5. Ad delivery to the user: Once the best ad is selected, it is delivered to the user's device and displayed within the app or webpage. This step completes the ad mediation process, but the cycle begins anew with each new ad request.
  6. Performance tracking and optimization: The effectiveness of the displayed ad is tracked in terms of user engagement (clicks, impressions, conversions). This data feeds back into the mediation platform, helping to refine and optimize future ad selections. Over time, this leads to more effective ad placements, higher revenues for publishers, and better ROI for advertisers.

Is there a possibility of ad fraud in the mediation process?

Ad fraud is a critical concern in the ad mediation process, with various types of fraud impacting different steps of the journey. Here's a detailed breakdown of how and where ad fraud can infiltrate the ad mediation process

At the ad request initiation

  1. Fraudulent Ad Requests: Bots or compromised devices can generate fake ad requests, mimicking genuine user behaviour. These fraudulent requests inflate traffic statistics, tricking advertisers into paying for ads that are never seen by real users.

During the ad selection process

  1. Bid laundering: Fraudsters manipulate the bidding process by passing off low-value ad inventory as high-value, tricking advertisers into paying premium prices for subpar ad placements.
  2. Domain spoofing: Here, fraudsters misrepresent low-quality or irrelevant websites as reputable publishers. Advertisers believe they are bidding on premium inventory, while their ads end up on unsuitable sites, potentially damaging brand reputation.

At the ad delivery phase

  1. Pixel stuffing and Ad stacking: In pixel stuffing, an ad is placed in a 1x1 pixel frame, making it invisible to users but still registering as a viewed impression. Ad stacking involves placing several ads on top of one another in a single ad slot, where only the top ad is visible, yet all ads are counted as viewed.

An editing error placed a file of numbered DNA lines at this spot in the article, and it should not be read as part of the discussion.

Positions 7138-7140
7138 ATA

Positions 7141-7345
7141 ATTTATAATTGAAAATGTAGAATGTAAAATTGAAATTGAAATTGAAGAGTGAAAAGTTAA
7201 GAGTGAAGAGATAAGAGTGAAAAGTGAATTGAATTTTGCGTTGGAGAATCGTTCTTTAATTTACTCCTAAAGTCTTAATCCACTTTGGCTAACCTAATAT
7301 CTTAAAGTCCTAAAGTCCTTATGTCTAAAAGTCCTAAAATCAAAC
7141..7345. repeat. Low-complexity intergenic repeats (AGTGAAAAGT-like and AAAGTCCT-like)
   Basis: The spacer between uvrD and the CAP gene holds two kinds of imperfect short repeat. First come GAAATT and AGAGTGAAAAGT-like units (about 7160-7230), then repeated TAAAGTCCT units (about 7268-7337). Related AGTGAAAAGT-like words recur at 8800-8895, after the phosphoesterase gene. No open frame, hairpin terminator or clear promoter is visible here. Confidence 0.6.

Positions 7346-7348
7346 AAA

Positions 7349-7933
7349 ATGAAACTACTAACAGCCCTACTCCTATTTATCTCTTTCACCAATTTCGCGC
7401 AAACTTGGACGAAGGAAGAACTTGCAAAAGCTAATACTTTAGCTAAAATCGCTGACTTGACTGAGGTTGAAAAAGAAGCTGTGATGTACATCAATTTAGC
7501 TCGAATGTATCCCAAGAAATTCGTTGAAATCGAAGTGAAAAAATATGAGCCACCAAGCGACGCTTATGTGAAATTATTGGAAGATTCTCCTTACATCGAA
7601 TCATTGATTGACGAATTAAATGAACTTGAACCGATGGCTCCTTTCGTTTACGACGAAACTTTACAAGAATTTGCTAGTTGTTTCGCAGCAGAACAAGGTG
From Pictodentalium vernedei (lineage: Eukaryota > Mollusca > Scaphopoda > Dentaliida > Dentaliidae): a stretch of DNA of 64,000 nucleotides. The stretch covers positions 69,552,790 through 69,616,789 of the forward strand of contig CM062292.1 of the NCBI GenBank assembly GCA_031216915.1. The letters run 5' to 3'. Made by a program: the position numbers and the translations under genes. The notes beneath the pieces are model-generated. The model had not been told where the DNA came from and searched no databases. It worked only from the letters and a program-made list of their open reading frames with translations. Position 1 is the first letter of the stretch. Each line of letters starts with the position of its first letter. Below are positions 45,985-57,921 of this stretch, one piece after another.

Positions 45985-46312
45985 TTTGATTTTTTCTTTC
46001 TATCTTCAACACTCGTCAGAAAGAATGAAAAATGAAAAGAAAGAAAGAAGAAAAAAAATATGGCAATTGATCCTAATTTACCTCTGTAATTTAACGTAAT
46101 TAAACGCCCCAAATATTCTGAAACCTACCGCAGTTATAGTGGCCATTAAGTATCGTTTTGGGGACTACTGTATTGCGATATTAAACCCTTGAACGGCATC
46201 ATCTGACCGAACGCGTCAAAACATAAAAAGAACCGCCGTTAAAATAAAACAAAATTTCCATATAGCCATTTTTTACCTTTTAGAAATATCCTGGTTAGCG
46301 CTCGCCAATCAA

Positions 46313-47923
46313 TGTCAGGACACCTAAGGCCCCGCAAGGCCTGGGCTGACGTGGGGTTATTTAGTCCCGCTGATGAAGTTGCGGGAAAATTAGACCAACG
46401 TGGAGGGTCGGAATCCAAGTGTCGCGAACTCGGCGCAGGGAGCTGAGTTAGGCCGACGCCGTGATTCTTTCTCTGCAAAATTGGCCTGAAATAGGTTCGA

2. Click injection/fraud: This occurs when fraudulent actors inject fake clicks or generate click spam for ads that were never actually viewed by a user, falsely inflating engagement metrics.

Post-ad delivery (performance tracking)

  1. Conversion fraud: This involves generating fake leads or sales to mimic the appearance of successful conversions from ads. It can severely distort the perceived effectiveness of an ad campaign.
  2. Viewability fraud: Ads are delivered to locations where users cannot see them (e.g., hidden iframe) or to bots designed to simulate human viewing patterns, undermining the integrity of engagement and viewability metrics.

As programmatic ad mediation continues to evolve, it promises to refine ad marketing by enhancing targeting and efficiency while posing challenges like ad fraud. ClearTrust emerges as a pivotal ally in this landscape, armed with custom solutions and transparent practices to safeguard advertisers' interests. Embracing the future of ad marketing means not just leveraging programmatic ad mediation's benefits but also partnering with vigilant protectors to ensure a secure, profitable journey.